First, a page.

Pubdate: Thu, 05 Dec 2002
Source: Chicago Tribune (IL)
Copyright: 2002 Chicago Tribune Company
Author: Reuters


WASHINGTON -- Casting doubt on a basic principle of U.S. anti-drug 
policies, an independent study concluded Monday that marijuana use may not 
lead teenagers to experiment with hard drugs like heroin or cocaine.

The study by the private, non-profit RAND Drug Policy Research Center 
countered the theory that marijuana acts as a "gateway" drug to more 
harmful narcotics, a key argument against legalizing marijuana in the 
United States.

The researchers did not advocate easing restrictions in marijuana but 
questioned the focus on this substance in U.S. drug-control efforts.

"The evidence has seemed so strong in favor of the gateway effect that a 
lot of policymakers and others have taken it for granted the gateway effect 
is real," said Andrew Morral, lead author of the RAND study. "We have shown 
why this is not necessarily the case."

Using data from the National Household Survey on Drug Abuse between 1982 
and 1994, the study concluded teenagers who took hard drugs were 
predisposed to do so whether they tried marijuana first or not.

"Kids get their first opportunity to use marijuana years before they get 
their first exposure to hard drugs," Morral said. "It is possible marijuana 
is not a gateway drug. It's just the first thing kids often come across."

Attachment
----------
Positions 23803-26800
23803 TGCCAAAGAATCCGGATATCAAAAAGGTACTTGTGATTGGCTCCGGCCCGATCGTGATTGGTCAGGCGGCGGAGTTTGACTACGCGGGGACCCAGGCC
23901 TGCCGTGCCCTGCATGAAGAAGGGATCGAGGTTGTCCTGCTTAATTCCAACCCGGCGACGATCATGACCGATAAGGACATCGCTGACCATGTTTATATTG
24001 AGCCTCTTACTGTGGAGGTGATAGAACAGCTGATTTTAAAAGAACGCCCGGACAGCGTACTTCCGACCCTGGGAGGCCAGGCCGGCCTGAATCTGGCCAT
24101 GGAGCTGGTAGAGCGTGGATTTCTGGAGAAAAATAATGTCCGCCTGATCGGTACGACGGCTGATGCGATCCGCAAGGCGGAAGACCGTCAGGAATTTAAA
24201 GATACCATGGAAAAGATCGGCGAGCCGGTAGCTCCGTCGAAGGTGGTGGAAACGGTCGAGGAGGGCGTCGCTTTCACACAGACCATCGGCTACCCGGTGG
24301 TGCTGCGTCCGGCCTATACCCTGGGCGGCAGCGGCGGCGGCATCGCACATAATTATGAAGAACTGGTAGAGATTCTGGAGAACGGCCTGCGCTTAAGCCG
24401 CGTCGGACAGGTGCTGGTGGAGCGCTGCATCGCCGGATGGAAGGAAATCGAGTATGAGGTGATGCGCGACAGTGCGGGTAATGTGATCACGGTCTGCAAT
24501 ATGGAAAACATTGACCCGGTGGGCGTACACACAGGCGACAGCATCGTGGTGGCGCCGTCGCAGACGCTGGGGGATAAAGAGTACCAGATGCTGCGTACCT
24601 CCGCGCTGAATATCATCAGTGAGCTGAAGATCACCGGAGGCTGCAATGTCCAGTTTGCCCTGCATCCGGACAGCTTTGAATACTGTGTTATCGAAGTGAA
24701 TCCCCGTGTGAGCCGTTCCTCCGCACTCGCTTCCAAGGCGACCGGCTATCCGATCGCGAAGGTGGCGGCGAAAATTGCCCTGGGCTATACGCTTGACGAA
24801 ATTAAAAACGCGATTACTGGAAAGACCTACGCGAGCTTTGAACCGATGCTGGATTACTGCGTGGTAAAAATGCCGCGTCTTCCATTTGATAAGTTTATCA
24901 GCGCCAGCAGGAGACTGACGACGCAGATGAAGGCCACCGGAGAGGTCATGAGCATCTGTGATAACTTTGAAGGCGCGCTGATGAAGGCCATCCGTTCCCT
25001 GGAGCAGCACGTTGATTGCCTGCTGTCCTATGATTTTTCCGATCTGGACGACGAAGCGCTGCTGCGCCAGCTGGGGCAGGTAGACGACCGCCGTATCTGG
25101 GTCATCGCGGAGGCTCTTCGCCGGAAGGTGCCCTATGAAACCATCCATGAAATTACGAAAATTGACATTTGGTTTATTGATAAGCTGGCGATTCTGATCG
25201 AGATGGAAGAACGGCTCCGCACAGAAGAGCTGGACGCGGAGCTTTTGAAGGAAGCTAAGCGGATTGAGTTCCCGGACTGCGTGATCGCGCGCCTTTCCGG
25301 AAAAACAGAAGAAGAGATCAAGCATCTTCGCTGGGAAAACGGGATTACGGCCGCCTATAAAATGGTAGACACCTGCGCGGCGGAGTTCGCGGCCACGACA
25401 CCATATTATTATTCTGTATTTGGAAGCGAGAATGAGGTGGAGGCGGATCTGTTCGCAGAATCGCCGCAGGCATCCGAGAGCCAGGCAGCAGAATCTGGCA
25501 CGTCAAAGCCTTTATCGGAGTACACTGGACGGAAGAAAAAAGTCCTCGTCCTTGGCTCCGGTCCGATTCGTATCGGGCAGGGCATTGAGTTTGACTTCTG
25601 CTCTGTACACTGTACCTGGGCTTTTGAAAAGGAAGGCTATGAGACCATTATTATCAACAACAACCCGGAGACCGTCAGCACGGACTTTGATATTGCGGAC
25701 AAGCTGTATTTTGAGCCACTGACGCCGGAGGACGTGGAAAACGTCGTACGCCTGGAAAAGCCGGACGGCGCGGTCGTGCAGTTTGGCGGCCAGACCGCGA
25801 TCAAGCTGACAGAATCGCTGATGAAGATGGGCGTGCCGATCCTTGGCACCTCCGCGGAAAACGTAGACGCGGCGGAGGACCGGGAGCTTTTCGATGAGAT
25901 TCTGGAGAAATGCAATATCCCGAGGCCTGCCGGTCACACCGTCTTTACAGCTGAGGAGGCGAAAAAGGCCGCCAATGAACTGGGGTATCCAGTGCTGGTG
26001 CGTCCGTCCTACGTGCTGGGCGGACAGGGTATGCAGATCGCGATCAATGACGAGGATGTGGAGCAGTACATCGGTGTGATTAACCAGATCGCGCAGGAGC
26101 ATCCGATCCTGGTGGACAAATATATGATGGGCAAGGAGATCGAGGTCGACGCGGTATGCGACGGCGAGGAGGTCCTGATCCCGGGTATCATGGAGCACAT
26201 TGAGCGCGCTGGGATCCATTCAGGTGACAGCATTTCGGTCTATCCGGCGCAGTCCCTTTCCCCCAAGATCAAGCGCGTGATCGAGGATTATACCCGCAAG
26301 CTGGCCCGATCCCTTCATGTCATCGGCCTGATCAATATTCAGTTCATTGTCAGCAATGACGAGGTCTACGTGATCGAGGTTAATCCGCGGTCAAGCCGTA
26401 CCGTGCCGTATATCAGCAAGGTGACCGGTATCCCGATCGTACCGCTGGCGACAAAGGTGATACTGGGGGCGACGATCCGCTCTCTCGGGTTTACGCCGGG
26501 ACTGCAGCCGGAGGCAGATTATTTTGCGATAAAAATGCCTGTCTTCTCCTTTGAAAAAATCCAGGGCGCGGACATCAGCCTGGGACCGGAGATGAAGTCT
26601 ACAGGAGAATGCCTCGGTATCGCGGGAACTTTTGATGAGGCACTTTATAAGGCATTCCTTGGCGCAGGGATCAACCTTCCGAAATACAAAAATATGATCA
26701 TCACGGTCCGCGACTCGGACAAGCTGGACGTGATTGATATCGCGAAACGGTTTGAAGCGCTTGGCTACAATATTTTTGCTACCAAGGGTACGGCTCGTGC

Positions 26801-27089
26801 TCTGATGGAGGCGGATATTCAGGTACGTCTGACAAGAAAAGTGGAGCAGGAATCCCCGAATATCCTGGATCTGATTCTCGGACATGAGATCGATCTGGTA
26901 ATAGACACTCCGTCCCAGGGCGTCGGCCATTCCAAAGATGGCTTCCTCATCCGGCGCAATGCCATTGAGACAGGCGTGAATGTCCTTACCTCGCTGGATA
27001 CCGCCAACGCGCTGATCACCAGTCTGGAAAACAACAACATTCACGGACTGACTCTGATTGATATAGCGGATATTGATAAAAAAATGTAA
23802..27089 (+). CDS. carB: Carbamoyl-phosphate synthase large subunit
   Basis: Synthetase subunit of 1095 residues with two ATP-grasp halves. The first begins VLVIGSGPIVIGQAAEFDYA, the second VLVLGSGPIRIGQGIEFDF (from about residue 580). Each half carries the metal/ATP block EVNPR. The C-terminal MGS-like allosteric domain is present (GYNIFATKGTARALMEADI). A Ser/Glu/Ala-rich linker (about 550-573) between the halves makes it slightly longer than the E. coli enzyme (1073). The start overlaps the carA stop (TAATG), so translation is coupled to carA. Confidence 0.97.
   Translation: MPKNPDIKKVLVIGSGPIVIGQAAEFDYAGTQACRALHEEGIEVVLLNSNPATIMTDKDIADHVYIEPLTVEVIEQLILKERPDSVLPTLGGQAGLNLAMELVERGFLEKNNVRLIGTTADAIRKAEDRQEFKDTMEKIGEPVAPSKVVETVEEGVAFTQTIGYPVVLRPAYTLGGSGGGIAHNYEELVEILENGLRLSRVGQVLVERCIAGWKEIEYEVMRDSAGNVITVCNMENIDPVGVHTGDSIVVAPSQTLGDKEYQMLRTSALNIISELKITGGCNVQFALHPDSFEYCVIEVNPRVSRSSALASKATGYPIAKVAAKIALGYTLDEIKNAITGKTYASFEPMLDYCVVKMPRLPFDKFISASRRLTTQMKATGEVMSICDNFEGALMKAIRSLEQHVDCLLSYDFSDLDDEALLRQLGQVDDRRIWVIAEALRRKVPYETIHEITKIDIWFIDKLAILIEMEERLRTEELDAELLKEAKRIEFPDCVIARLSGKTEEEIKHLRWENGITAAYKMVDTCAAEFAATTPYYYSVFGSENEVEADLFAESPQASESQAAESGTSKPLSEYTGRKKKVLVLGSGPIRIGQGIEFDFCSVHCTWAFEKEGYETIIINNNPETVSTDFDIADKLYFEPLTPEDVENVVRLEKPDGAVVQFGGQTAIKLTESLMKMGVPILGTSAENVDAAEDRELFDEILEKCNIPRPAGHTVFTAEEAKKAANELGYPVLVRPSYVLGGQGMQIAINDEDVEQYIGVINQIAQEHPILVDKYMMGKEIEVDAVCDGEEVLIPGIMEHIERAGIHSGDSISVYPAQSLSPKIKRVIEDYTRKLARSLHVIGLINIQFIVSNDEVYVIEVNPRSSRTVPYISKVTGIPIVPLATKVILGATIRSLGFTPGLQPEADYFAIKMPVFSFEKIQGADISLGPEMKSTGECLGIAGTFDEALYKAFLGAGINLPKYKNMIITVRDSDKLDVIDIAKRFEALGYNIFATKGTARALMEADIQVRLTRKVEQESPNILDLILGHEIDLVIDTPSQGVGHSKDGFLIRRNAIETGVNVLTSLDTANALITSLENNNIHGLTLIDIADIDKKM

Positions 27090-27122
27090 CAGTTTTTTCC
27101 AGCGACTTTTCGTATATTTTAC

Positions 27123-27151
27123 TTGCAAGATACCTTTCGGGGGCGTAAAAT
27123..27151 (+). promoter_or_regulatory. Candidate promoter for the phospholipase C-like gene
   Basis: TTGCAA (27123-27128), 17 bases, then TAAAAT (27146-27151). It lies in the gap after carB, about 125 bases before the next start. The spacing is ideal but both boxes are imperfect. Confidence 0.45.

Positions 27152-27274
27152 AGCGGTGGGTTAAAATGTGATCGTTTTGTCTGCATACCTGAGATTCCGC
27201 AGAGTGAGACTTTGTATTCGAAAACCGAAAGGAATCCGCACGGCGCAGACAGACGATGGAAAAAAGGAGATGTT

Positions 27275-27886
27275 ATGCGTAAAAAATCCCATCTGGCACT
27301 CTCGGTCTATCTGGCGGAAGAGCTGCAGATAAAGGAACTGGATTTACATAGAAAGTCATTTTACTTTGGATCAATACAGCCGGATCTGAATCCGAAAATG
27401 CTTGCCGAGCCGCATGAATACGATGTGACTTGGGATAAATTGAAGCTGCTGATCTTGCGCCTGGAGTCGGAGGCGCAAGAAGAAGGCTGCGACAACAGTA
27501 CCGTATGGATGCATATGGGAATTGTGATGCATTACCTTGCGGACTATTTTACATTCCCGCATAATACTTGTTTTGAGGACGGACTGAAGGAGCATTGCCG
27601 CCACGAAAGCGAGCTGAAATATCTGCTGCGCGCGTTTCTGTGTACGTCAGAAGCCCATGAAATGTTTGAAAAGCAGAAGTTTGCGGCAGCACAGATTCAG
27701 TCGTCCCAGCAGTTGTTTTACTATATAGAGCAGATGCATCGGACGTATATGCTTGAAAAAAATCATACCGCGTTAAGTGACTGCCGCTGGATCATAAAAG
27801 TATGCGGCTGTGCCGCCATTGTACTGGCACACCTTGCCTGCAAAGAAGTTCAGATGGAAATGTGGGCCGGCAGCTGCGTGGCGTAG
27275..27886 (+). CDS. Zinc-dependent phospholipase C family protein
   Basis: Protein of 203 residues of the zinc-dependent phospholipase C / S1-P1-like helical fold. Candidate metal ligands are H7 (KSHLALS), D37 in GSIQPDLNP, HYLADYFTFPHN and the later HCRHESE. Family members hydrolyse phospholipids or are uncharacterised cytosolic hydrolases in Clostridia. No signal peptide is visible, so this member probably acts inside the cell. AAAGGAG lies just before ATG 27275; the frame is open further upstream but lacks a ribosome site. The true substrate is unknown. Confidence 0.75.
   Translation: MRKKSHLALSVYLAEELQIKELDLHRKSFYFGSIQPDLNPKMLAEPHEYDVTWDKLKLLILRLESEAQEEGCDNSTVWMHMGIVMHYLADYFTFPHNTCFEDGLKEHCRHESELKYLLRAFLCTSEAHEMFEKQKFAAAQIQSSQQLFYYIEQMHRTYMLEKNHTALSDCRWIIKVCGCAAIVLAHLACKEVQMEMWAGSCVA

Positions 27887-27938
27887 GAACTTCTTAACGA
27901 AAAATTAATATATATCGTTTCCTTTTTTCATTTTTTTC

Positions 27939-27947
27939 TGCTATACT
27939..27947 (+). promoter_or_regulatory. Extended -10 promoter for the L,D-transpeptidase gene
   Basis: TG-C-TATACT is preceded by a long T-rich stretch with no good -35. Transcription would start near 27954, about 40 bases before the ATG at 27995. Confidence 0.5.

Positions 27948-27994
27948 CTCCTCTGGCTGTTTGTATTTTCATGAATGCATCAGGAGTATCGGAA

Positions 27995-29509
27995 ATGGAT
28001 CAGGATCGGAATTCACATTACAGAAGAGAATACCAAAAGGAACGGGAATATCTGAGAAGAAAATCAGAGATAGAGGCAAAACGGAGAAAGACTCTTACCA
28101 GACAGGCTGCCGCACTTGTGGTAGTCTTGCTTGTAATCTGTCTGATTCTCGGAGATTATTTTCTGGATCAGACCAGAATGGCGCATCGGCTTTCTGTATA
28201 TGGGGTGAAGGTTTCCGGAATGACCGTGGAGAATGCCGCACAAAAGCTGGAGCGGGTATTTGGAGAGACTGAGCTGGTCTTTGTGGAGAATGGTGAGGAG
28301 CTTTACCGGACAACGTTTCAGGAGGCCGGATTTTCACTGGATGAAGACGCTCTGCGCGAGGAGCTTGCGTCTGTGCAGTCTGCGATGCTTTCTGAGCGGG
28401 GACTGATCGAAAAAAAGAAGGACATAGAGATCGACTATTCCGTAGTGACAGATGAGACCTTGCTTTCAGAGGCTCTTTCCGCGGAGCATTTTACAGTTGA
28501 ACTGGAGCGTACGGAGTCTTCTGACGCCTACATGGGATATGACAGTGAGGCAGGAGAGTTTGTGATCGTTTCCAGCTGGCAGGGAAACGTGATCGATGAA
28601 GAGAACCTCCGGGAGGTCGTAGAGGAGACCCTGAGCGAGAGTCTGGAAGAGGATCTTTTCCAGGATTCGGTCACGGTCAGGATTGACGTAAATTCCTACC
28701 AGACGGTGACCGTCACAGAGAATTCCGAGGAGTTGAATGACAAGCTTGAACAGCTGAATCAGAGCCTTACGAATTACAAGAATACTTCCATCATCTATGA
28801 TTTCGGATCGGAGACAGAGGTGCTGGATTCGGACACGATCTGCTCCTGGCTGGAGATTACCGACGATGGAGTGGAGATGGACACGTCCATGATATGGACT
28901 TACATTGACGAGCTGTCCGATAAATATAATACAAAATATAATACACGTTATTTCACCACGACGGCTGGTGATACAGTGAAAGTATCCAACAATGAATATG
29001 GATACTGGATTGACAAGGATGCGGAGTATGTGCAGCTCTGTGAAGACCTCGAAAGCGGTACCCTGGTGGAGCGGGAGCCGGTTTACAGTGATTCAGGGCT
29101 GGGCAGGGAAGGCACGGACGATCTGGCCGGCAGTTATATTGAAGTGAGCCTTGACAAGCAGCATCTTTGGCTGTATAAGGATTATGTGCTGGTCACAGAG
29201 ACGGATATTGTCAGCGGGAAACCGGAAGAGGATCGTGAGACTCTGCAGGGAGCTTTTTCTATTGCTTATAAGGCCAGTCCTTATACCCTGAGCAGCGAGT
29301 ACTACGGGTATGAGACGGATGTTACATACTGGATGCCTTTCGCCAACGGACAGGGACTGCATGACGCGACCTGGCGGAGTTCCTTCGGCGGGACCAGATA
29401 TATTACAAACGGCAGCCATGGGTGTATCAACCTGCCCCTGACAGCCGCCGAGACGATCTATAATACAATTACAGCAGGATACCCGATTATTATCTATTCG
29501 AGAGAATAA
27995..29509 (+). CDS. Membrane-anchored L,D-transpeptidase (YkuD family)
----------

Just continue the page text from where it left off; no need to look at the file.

Morral said 50 percent of U.S. teenagers had access to marijuana by the age 
of 16, while the majority had no exposure to cocaine, heroin or 
hallucinogens until they were 20.

He said this four-year gap in exposure to the drugs raised doubts about the 
gateway theory espoused by many social scientists, and underpinning many 
U.S. anti-drug policies and education campaigns.

The study, published in the British journal Addiction, does not advocate 
legalizing or decriminalizing marijuana, which has been linked to side 
effects such as short-term memory loss.

But given limited resources, Morral said the U.S. government should 
reconsider the prominence of marijuana in its much-publicized war on drugs.

"If our model is correct, to a certain extent we are diverting resources 
away from hard drug problems," he said. "Spending money on marijuana 
control may not be having downstream consequences on the use of hard drugs."

Researchers say predisposition to drug use has been linked to genetic 
factors and one's environment, including family dynamics and the 
availability of drugs in the neighborhood.
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MAP posted-by: Larry Stevens